When a loved one dies with a well thought-out will, we think it should be easy to handle the estate. The will lays out who is to receive the person's property and which person (called the executor (or the personal representative in Florida)) will be in charge. But sometimes, beneficiaries can feel slighted by what they did or didn't receive, and some individuals are entirely excluded from inheriting anything at all. The legal process of challenging the validity of a will is called a will contest (contesting the will).
Once probate is underway, the named executor will take the necessary steps to complete probate and notify beneficiaries named in the will. Because anyone not named in the will likely does not get notified, they are on their own to stay aware of probate filings. But once the clock starts when probate begins, this limits the time when a beneficiary (or anyone else) can contest the validity of the will. Thus, the window of time during which a will contest may be brought can be short.
As for going against what the deceased put in her will, the courts rightly view the will like the author's (testator's) last voice. Because the testator can no longer speak about her wishes, the courts try to adhere to the terms in the will. This greatly stacks the odds against winning legal challenges over the will's terms. Thus, most challengers will find it a fruitless and costly endeavor.
Under what circumstances then would you want to contest a will? Legally, only a person or entity with "standing" can contest a will. Standing is when the party involved in the will contest will be personally affected by the case's outcome. Most often, this means an heir or beneficiary already named in the decedent's last will or any preceding will. It may also include any person (usually a spouse or child) not named in the will, but because of state intestacy laws is someone who would be eligible to inherit in the absence of a will.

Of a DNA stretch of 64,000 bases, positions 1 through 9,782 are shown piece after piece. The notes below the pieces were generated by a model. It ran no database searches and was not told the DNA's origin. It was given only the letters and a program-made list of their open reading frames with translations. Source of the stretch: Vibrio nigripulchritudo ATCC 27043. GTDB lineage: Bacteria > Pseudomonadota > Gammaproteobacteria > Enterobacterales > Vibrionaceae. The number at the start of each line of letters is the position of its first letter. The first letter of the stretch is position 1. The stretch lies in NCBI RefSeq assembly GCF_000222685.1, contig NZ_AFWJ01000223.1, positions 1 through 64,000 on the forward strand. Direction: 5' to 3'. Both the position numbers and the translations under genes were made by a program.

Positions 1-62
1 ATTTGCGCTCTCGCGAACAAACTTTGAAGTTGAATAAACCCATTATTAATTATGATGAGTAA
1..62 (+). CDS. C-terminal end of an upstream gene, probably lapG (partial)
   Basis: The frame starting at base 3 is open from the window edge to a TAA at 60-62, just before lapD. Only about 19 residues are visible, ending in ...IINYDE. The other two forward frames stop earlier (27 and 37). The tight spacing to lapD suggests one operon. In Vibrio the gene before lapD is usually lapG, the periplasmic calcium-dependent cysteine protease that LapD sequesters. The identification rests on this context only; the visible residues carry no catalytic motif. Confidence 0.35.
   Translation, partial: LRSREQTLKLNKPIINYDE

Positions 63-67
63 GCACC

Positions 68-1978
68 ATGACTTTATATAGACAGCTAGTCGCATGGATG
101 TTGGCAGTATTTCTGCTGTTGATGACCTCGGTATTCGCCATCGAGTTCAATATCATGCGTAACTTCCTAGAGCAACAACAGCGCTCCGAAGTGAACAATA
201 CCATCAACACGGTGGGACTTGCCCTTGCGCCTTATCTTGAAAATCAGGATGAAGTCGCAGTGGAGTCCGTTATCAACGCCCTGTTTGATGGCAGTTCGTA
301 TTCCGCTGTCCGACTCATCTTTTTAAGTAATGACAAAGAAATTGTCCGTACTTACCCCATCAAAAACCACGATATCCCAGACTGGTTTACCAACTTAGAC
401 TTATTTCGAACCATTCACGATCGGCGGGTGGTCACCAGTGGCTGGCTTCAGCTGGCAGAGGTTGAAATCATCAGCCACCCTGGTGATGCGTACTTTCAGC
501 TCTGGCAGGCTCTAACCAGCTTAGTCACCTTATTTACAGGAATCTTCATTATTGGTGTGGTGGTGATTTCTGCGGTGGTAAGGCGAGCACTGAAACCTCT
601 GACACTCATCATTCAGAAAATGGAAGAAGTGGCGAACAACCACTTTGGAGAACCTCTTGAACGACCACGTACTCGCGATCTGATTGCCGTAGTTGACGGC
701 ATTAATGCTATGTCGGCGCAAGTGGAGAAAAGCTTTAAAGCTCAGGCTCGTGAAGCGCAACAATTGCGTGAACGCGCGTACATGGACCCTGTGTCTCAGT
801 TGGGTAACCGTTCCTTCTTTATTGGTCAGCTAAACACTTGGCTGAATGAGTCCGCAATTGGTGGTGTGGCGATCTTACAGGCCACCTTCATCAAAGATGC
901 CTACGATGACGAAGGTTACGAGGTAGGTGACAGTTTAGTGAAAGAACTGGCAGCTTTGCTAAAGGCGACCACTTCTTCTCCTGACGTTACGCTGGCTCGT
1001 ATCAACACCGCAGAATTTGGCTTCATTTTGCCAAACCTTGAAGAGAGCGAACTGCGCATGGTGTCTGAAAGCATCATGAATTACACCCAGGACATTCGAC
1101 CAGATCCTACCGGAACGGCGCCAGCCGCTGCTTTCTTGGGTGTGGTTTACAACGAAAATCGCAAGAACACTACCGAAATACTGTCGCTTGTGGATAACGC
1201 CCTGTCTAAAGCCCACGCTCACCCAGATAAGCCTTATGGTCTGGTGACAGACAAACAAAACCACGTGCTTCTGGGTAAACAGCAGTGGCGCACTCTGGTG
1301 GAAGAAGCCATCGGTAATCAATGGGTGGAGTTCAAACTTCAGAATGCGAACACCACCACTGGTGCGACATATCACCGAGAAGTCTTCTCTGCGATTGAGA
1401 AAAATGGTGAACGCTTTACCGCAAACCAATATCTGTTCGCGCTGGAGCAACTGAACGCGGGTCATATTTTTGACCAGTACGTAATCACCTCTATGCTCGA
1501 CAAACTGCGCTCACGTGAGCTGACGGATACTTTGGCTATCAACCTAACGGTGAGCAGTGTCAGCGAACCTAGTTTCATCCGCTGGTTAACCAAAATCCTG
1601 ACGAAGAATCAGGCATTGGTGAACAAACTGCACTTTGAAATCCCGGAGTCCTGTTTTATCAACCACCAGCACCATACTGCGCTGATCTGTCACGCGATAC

Typically, four grounds are viable for contesting a will:
Certain fact patterns may lead to a successful will contest. As an example, if a testator writes his own will, some legal formalities may be overlooked, rendering the will invalid. In particular, the "do it yourself" method for creating a will may not include all of the what if scenarios making the will incomplete. In another example, if the testator is experiencing isolation from family and friends, the primary beneficiary's influence and motives regarding the estate may come into question. If the executor is trying to enforce an outdated will, the newer one should supersede the older one as long as no coercion was involved in writing the most recent version. Finally, some medical evidence may suggest the testator lacked the requisite mental ability to make a will. Occasionally the challenger to an existing will can negotiate a settlement with the estate instead of enduring a court proceeding.
Some wills include a no-contest clause, also called an in terrorem clause. This provision states that if anyone files a lawsuit challenging the will's validity, they will receive nothing from the estate. While this may be a powerful deterrent, it may not be enforceable in the state where the will is probated. For example, these are allowed to be enforced in Texas but not in Florida.
To protect your will from being contested, even if you have limited assets, your best strategy is to have your will professionally drafted by an attorney well versed in estate planning. Using an attorney can help protect you and your estate from future legal challenges while helping you think through whom you want to inherit your money and property and how each person should receive what they inherit.
If you would like to discuss whether a will is appropriate for you or whether you should update an existing will, I would be happy to speak to you. Please contact McCreary Law Office or call the Jacksonville, FL office at 904-425-9046 or the Houston, TX office at 713-568-8600.
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